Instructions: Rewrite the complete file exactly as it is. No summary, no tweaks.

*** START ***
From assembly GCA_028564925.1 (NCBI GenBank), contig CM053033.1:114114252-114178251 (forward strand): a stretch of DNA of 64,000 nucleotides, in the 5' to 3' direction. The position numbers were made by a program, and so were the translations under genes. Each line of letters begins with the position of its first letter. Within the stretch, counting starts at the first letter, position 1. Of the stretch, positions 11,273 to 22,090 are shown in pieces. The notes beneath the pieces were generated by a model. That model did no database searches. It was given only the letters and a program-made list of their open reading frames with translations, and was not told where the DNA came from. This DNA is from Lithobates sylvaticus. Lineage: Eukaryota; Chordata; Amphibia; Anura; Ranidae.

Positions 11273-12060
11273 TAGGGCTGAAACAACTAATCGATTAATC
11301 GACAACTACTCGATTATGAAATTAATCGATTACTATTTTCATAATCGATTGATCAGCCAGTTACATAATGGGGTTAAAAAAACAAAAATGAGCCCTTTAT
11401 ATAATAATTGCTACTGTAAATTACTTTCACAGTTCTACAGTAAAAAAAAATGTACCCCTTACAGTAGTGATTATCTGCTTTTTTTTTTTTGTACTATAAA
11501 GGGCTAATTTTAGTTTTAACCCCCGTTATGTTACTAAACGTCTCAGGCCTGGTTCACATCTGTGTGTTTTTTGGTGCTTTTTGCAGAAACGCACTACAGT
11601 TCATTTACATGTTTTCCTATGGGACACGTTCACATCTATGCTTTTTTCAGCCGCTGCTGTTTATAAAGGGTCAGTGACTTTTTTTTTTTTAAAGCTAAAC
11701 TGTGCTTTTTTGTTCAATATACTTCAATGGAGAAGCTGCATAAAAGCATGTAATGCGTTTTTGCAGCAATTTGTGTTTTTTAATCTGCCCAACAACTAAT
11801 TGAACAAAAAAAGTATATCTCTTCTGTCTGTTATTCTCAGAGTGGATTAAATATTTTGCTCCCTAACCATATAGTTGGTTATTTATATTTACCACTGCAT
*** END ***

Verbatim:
From assembly GCA_028564925.1 (NCBI GenBank), contig CM053033.1:114114252-114178251 (forward strand): a stretch of DNA of 64,000 nucleotides, in the 5' to 3' direction. The position numbers were made by a program, and so were the translations under genes. Each line of letters begins with the position of its first letter. Within the stretch, counting starts at the first letter, position 1. Of the stretch, positions 11,273 to 22,090 are shown in pieces. The notes beneath the pieces were generated by a model. That model did no database searches. It was given only the letters and a program-made list of their open reading frames with translations, and was not told where the DNA came from. This DNA is from Lithobates sylvaticus. Lineage: Eukaryota; Chordata; Amphibia; Anura; Ranidae.

Positions 11273-12060
11273 TAGGGCTGAAACAACTAATCGATTAATC
11301 GACAACTACTCGATTATGAAATTAATCGATTACTATTTTCATAATCGATTGATCAGCCAGTTACATAATGGGGTTAAAAAAACAAAAATGAGCCCTTTAT
11401 ATAATAATTGCTACTGTAAATTACTTTCACAGTTCTACAGTAAAAAAAAATGTACCCCTTACAGTAGTGATTATCTGCTTTTTTTTTTTTGTACTATAAA
11501 GGGCTAATTTTAGTTTTAACCCCCGTTATGTTACTAAACGTCTCAGGCCTGGTTCACATCTGTGTGTTTTTTGGTGCTTTTTGCAGAAACGCACTACAGT
11601 TCATTTACATGTTTTCCTATGGGACACGTTCACATCTATGCTTTTTTCAGCCGCTGCTGTTTATAAAGGGTCAGTGACTTTTTTTTTTTTAAAGCTAAAC
11701 TGTGCTTTTTTGTTCAATATACTTCAATGGAGAAGCTGCATAAAAGCATGTAATGCGTTTTTGCAGCAATTTGTGTTTTTTAATCTGCCCAACAACTAAT
11801 TGAACAAAAAAAGTATATCTCTTCTGTCTGTTATTCTCAGAGTGGATTAAATATTTTGCTCCCTAACCATATAGTTGGTTATTTATATTTACCACTGCAT